The New Credits Canon: 20 Recent Tv Title Sequences as Brilliant as Their Shows

In the past few years, we've seen a mini-revival in the art of the title sequence, which has been heartening after a long stretch where networks were doing away with them altogether. All of the following are on par with the programs they represent—which makes them, in and of themselves, exceptional TV.
  1. The Leftovers season two
    One of the first signs that the show’s second season would be an overall improvement came when HBO released the haunting new opener, which makes great use of Iris DeMent’s plaintive folk song “Let The Mystery Be,” making it the soundtrack to a slideshow for ordinary people’s snapshots—each with one or more figures missing.
  2. Better Call Saul
    Each title sequence features a jittery snapshot of the Goodman lifestyle, rendered in hypersaturated color and overlaid with the sort of grungy video effects you might see in one of Saul’s cable TV ads. The color scheme sets the vibrant Saul Goodman era of the character’s life apart from the post-Breaking Bad glimpses we’ve seen, which are rendered in black and white, and from the show’s earth tone-heavy main timeline.
  3. The Late Show With Stephen Colbert
    Over the ever-evolving strains of “Humanism” by house band Jon Batiste And Stay Human, filmmaker Fernando Livschitz takes a bird’s eye view of the Big Apple that’s simultaneously epic and intimate. The Late Show intro is an elegant contraption, with tilt-shifted and time-lapsed photography packing a stunning range of activity into the frame.
  4. Broad City
    Each of Broad City’s animated openers is brief, wisely minimizing the amount of time we spend without Abbi and Ilana, those lovable NYC stoners, gracing the screen. Still, visual designer Mike Perry, who animates all of the intros, makes the most of each eight-second window he’s given. It’s clear that Perry works with the same sense of whimsical adventure that pervades this effervescent show.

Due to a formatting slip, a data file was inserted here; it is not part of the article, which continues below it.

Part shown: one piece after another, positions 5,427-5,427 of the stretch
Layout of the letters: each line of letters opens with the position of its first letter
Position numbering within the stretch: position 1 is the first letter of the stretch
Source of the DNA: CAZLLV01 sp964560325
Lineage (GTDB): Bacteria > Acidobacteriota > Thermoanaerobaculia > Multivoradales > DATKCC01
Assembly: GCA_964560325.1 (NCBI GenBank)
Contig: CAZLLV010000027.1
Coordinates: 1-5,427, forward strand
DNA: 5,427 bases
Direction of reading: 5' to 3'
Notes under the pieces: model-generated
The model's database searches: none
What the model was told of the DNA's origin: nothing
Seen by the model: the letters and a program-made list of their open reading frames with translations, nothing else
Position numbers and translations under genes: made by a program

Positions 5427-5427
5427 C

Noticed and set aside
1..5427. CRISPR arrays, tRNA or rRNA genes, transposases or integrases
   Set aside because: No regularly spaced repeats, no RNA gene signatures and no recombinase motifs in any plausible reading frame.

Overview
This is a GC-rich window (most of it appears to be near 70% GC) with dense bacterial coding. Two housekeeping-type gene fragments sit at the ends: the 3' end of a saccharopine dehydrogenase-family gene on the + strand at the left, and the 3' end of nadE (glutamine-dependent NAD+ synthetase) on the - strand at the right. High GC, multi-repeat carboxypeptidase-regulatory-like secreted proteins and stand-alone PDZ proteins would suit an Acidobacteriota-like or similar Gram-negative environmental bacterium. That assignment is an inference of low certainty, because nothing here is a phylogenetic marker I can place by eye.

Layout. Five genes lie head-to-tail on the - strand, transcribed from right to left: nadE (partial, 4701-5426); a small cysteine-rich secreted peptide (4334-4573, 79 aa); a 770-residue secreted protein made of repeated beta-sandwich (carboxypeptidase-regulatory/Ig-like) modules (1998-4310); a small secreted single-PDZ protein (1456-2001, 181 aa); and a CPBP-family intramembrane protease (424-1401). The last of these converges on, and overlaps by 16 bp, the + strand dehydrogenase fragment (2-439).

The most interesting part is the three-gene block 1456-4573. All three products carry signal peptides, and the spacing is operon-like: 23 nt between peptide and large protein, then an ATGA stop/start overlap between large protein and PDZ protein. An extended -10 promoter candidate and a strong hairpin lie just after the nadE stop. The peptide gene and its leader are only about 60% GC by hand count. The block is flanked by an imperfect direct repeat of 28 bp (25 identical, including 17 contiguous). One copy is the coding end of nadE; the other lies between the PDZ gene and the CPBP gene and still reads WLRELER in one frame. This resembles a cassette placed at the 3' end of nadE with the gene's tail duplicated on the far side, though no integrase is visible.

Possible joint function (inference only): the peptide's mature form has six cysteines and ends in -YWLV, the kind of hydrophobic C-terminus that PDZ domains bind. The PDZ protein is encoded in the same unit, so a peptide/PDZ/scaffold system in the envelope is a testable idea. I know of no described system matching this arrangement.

5. Crazy Ex-Girlfriend
    If the title of Rachel Bloom and Aline Brosh McKenna’s musical dramedy rubs people the wrong way, than they obviously haven’t seen the title sequence, which makes fun of the name by referring to it as “a sexist term” and defensively saying, “The situation’s a lot more nuanced than that.” The credits also explain the premise—that the clinically depressed Rebecca Bunch has moved from New York to California for a fresh start—and gives a sense of the heroine’s self-delusion.
  6. Review
    The title sequence of the ever-meta Review creates the illusion of a TV show within a TV show by featuring clips from host Forrest MacNeil’s past “life reviews”—segments we’ve never seen. The opening is especially sharp in revealing who Forrest is and how he relates to the world.
  7. Halt And Catch Fire
    The opening minutes of Halt And Catch Fire are infused with the almost overwhelming speed and energy of the ’80s PC revolution thanks to a visual sequence by the design studio Elastic and music by Trentemøller.
  8. Transparent
    Not since the heyday of Taxi has the commencement of a show been so winningly placid, with typographical swashes and grainy home movies that call back to that mellower period in TV’s visual design. There’s also a wistfulness at play here, captured in Dustin O’Halloran’s Emmy-winning theme and the grainy footage of functional families at family functions.
  9. Rick And Morty
    Doctor Who-like science fiction music and images give way to scenes of the mad scientist hero Rick leaving his family members to die whenever there’s real danger to escape. Rick And Morty’s credits establish the show’s genre bona fides and its dark wit. Anyone who finds them funny is tuned in to the right channel.
  10. Man Seeking Woman
    The romantic trials and tribulations of Man Seeking Woman take root in everyday anxieties and escalate to magical-realist extremes. That’s also true of the animated grid depicted in the show’s opening title, which starts with a stylized male profile and ends with a grave, a wolf, a bug’s head, a carnivorous fish, and, most terrifying of all, some sort of smartphone dating app.